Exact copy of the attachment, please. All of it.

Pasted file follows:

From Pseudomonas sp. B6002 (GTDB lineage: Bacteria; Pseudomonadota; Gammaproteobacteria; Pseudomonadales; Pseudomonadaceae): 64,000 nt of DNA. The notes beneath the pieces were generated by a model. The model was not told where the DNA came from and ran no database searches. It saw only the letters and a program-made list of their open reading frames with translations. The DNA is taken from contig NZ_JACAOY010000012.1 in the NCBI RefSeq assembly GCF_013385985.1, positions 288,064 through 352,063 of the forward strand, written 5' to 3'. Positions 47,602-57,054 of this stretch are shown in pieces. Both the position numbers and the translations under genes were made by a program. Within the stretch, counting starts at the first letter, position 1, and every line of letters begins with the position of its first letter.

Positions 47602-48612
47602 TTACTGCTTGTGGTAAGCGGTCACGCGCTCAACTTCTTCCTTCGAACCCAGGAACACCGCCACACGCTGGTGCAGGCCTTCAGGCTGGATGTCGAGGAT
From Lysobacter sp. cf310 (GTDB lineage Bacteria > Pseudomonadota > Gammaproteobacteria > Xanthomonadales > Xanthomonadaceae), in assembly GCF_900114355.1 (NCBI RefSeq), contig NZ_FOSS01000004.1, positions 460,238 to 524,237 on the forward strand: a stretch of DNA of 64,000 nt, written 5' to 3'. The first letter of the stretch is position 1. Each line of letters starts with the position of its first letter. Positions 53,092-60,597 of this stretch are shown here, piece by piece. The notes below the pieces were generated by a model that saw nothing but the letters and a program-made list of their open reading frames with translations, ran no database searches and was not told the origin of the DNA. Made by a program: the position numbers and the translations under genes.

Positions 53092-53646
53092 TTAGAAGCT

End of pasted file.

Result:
From Pseudomonas sp. B6002 (GTDB lineage: Bacteria; Pseudomonadota; Gammaproteobacteria; Pseudomonadales; Pseudomonadaceae): 64,000 nt of DNA. The notes beneath the pieces were generated by a model. The model was not told where the DNA came from and ran no database searches. It saw only the letters and a program-made list of their open reading frames with translations. The DNA is taken from contig NZ_JACAOY010000012.1 in the NCBI RefSeq assembly GCF_013385985.1, positions 288,064 through 352,063 of the forward strand, written 5' to 3'. Positions 47,602-57,054 of this stretch are shown in pieces. Both the position numbers and the translations under genes were made by a program. Within the stretch, counting starts at the first letter, position 1, and every line of letters begins with the position of its first letter.

Positions 47602-48612
47602 TTACTGCTTGTGGTAAGCGGTCACGCGCTCAACTTCTTCCTTCGAACCCAGGAACACCGCCACACGCTGGTGCAGGCCTTCAGGCTGGATGTCGAGGAT
From Lysobacter sp. cf310 (GTDB lineage Bacteria > Pseudomonadota > Gammaproteobacteria > Xanthomonadales > Xanthomonadaceae), in assembly GCF_900114355.1 (NCBI RefSeq), contig NZ_FOSS01000004.1, positions 460,238 to 524,237 on the forward strand: a stretch of DNA of 64,000 nt, written 5' to 3'. The first letter of the stretch is position 1. Each line of letters starts with the position of its first letter. Positions 53,092-60,597 of this stretch are shown here, piece by piece. The notes below the pieces were generated by a model that saw nothing but the letters and a program-made list of their open reading frames with translations, ran no database searches and was not told the origin of the DNA. Made by a program: the position numbers and the translations under genes.

Positions 53092-53646
53092 TTAGAAGCT